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Will Market-Based Education Produce More or Less Student Uprising?

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In the post, Exclusive: Students Tear Gassed By Police While Protesting School Inequality I asked

Are you ready for more protests?

School “reformers” have argued that the Baltimore uprising is a call for more market-based education. I argue the opposite is actually true.

First, Baltimore. Then, Chile.

I was involved in crafting the Network for Public Education’s response to the Baltimore Uprising. Here is our statement:

The death of Freddie Gray while in police custody is a national tragedy. We support his family and the millions nationwide who call for justice in his case. We support the thousands who have peacefully joined protests for justice. The national media coverage of the Baltimore uprising continues to sensationalize the violent responses of some of those protesting while ignoring the thousands of people across the country peacefully gathering to demand an end to violence inflicted upon our communities.

We will watch intently the outcome of the charges filed yesterday against six police officers allegedly involved in the death of Freddie Gray.

However, the pursuit of justice must not be isolated to this single case. Cries for justice should not only surround Gray’s killing, but also include many people of color who are disproportionately targeted, arrested, and killed by police across the nation.

We also seek justice and fairness for millions of students who are subject to inequitable treatment in our nation’s schools. At the Network for Public Education, we fight for strong public schools and the right of all students, current and future, to receive a quality education. npe-vector-banner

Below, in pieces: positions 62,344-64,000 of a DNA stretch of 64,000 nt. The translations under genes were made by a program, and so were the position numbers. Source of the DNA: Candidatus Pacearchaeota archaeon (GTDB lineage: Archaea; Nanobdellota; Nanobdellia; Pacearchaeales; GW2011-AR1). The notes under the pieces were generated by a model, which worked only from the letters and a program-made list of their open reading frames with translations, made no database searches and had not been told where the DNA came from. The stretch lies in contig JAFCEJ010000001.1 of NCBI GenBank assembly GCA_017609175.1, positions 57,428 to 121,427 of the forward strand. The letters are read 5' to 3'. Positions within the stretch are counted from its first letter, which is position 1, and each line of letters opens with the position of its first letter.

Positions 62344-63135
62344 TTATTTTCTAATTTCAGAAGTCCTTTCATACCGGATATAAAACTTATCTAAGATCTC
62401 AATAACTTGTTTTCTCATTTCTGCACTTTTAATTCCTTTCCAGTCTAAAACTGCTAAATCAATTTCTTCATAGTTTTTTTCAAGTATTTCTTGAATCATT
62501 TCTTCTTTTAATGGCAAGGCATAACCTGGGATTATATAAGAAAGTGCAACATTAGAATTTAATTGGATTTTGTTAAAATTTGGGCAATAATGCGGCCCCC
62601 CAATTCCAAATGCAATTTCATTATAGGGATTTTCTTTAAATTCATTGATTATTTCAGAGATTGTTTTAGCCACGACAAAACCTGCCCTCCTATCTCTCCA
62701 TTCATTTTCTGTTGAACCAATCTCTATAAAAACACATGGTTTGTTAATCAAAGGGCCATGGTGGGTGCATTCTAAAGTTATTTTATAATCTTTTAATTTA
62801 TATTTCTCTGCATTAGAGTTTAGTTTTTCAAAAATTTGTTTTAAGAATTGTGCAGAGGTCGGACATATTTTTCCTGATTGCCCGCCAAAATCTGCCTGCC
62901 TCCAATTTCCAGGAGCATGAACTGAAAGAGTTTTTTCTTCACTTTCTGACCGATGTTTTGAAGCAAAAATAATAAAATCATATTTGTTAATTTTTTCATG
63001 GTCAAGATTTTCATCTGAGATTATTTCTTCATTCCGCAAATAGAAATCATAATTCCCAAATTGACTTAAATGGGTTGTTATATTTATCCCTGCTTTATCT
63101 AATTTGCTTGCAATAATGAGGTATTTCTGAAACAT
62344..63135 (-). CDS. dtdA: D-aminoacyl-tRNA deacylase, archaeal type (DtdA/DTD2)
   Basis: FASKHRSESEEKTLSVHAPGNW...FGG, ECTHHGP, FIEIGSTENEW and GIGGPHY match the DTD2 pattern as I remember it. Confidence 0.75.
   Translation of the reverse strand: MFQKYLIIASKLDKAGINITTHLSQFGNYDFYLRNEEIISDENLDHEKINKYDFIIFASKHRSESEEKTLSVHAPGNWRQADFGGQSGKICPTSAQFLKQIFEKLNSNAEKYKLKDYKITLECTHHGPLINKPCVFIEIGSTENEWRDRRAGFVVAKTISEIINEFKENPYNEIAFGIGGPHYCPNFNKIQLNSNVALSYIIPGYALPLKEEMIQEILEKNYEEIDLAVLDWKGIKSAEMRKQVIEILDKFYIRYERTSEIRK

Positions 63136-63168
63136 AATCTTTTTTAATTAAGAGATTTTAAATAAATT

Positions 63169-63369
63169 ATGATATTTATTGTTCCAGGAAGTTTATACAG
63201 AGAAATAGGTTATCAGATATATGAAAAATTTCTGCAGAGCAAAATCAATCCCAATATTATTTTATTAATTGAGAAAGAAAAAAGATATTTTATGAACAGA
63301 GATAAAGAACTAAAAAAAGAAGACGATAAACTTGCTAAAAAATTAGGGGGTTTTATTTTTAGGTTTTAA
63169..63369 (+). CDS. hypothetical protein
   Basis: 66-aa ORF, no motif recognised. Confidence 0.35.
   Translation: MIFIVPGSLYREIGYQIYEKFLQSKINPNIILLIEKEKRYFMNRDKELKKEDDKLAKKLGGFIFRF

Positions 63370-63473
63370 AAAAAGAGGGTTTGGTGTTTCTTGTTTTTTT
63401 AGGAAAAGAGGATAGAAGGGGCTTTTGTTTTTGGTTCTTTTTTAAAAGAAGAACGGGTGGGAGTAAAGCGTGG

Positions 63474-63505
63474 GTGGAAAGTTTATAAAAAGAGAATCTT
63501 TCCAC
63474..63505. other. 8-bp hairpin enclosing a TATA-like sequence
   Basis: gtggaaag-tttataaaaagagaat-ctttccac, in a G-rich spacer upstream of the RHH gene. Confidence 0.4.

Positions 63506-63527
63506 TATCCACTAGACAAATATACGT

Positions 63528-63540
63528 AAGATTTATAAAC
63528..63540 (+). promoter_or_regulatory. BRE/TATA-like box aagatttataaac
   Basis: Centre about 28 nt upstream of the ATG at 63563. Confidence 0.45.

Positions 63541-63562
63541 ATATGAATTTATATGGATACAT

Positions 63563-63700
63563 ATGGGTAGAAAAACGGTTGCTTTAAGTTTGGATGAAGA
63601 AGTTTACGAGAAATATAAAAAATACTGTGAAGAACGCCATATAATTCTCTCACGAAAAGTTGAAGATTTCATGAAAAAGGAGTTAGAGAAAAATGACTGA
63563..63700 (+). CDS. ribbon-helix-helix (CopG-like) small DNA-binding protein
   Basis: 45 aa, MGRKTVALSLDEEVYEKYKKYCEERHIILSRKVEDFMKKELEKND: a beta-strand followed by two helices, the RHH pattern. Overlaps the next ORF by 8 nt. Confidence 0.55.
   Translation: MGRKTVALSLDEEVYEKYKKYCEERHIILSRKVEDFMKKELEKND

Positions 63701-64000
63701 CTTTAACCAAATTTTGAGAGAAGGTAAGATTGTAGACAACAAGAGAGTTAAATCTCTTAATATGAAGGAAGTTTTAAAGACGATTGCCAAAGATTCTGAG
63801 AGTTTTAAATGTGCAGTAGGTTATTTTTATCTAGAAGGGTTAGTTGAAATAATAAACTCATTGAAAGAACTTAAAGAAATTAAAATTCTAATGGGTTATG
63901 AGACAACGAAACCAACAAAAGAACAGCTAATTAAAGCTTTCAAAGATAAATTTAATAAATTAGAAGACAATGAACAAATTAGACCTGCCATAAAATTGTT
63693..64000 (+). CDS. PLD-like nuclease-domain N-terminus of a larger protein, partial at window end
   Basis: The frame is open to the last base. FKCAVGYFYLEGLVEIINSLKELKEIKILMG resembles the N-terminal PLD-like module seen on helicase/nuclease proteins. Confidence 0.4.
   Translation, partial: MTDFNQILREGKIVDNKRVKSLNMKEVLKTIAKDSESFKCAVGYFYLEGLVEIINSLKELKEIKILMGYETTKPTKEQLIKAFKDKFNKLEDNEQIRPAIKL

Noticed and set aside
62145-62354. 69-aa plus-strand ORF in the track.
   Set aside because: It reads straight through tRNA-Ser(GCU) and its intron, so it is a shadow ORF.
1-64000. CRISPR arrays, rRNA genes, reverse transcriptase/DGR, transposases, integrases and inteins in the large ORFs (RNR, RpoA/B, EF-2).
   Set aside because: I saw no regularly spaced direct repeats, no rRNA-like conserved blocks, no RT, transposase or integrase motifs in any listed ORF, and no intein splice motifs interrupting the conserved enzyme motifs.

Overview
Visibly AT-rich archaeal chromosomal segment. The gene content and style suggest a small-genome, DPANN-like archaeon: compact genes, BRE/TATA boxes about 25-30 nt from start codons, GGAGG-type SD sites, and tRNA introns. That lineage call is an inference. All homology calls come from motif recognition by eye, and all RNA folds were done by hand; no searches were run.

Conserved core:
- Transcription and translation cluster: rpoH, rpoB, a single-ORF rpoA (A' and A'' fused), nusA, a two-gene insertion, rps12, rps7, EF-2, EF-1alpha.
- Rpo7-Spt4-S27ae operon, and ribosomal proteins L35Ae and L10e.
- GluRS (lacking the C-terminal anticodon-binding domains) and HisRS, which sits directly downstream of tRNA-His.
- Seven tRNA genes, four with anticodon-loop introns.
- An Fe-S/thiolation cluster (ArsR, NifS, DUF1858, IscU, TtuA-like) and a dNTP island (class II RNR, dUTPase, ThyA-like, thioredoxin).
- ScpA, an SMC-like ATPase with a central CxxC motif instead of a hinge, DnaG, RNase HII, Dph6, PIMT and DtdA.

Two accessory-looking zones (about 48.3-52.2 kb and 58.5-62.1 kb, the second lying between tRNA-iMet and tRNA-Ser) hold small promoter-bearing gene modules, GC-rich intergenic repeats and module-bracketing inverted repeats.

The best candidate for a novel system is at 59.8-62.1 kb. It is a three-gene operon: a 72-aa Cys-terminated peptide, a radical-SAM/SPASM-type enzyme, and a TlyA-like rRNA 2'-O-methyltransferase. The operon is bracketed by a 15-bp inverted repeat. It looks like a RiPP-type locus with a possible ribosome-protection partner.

Notably, across the United States, there are educators implementing restorative justice practices in schools to build affinity and de-escalate tensions before they lead to additional violence and a school-to-prison pipeline. Schools often exacerbate the criminalization and dehumanization of our youth, but they can and must be part of the solution.

At our recent national conference, many spoke on the need for communities of color and education organizations to coalesce to fight for social justice. Some spoke on the need for us to address racial injustice and inequities more directly. We encourage our members and educators everywhere to teach, discuss and learn with and from our students about these issues.

We stand with the people of Baltimore crying out for a nation to see their pain from persisting injustice and inequality. We stand with the students of Baltimore who live in a school system inequitably funded and resourced, who have expressed to the nation that they feel oppressed and ignored.

Also, check out the Baltimore Uprising syllabus for teachers in this tweet